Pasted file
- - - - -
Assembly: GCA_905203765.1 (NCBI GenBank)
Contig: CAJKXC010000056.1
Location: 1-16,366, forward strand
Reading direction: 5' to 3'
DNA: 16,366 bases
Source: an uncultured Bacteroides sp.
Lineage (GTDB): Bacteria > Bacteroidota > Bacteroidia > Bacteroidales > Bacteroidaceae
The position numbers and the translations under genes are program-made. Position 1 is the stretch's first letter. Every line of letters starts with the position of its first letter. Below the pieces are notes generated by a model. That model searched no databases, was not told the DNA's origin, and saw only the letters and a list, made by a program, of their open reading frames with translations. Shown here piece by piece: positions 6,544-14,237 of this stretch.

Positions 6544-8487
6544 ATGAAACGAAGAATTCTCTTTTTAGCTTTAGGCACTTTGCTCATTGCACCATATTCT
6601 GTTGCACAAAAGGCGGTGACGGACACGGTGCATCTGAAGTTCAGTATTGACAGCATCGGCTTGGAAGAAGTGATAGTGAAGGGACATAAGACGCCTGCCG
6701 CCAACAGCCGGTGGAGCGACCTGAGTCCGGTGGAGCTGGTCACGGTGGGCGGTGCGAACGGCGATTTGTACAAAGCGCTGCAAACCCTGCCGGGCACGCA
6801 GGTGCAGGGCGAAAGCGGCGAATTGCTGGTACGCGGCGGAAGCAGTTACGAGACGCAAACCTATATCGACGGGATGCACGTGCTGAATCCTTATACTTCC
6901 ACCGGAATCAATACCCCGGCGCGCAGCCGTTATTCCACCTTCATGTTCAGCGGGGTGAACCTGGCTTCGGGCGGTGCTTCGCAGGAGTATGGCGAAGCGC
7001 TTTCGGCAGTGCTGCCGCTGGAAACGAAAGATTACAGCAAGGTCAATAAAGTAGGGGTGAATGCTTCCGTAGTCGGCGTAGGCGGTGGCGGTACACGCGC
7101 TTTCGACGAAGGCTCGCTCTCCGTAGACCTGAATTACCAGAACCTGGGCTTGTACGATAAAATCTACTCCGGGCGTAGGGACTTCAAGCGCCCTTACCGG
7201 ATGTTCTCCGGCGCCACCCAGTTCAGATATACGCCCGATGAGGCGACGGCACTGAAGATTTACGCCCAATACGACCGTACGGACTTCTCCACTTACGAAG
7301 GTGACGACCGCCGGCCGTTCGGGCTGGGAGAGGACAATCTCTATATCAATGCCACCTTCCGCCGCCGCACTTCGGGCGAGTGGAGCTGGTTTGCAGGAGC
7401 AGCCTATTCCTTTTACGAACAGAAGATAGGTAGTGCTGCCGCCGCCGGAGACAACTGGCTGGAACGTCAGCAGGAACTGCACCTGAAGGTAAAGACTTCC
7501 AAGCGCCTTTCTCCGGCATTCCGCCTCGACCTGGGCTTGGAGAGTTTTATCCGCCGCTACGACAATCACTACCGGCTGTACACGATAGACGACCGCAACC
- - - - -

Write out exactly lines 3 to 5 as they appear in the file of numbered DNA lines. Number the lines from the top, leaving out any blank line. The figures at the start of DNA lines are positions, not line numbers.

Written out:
Location: 1-16,366, forward strand
Reading direction: 5' to 3'
DNA: 16,366 bases